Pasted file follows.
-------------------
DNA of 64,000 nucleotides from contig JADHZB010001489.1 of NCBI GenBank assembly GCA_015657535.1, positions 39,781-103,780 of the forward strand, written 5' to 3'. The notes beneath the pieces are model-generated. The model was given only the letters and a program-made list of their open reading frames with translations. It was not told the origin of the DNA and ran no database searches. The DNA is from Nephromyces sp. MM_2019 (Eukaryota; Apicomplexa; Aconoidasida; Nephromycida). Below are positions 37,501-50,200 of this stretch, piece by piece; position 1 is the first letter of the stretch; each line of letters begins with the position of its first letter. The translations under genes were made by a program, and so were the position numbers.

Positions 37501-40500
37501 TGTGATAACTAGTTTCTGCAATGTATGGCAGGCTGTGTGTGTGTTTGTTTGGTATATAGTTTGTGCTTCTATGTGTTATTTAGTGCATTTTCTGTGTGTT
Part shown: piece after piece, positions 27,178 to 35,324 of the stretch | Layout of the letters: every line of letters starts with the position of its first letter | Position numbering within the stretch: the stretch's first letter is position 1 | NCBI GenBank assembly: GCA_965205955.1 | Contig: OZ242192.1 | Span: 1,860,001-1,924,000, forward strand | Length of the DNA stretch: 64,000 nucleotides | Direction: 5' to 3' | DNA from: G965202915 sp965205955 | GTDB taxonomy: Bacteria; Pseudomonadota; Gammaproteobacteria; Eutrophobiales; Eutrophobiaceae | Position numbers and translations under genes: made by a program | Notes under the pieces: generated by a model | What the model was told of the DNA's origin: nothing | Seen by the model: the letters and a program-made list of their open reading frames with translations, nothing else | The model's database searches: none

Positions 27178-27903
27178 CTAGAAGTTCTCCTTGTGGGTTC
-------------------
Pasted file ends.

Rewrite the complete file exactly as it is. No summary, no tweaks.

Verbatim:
DNA of 64,000 nucleotides from contig JADHZB010001489.1 of NCBI GenBank assembly GCA_015657535.1, positions 39,781-103,780 of the forward strand, written 5' to 3'. The notes beneath the pieces are model-generated. The model was given only the letters and a program-made list of their open reading frames with translations. It was not told the origin of the DNA and ran no database searches. The DNA is from Nephromyces sp. MM_2019 (Eukaryota; Apicomplexa; Aconoidasida; Nephromycida). Below are positions 37,501-50,200 of this stretch, piece by piece; position 1 is the first letter of the stretch; each line of letters begins with the position of its first letter. The translations under genes were made by a program, and so were the position numbers.

Positions 37501-40500
37501 TGTGATAACTAGTTTCTGCAATGTATGGCAGGCTGTGTGTGTGTTTGTTTGGTATATAGTTTGTGCTTCTATGTGTTATTTAGTGCATTTTCTGTGTGTT
Part shown: piece after piece, positions 27,178 to 35,324 of the stretch | Layout of the letters: every line of letters starts with the position of its first letter | Position numbering within the stretch: the stretch's first letter is position 1 | NCBI GenBank assembly: GCA_965205955.1 | Contig: OZ242192.1 | Span: 1,860,001-1,924,000, forward strand | Length of the DNA stretch: 64,000 nucleotides | Direction: 5' to 3' | DNA from: G965202915 sp965205955 | GTDB taxonomy: Bacteria; Pseudomonadota; Gammaproteobacteria; Eutrophobiales; Eutrophobiaceae | Position numbers and translations under genes: made by a program | Notes under the pieces: generated by a model | What the model was told of the DNA's origin: nothing | Seen by the model: the letters and a program-made list of their open reading frames with translations, nothing else | The model's database searches: none

Positions 27178-27903
27178 CTAGAAGTTCTCCTTGTGGGTTC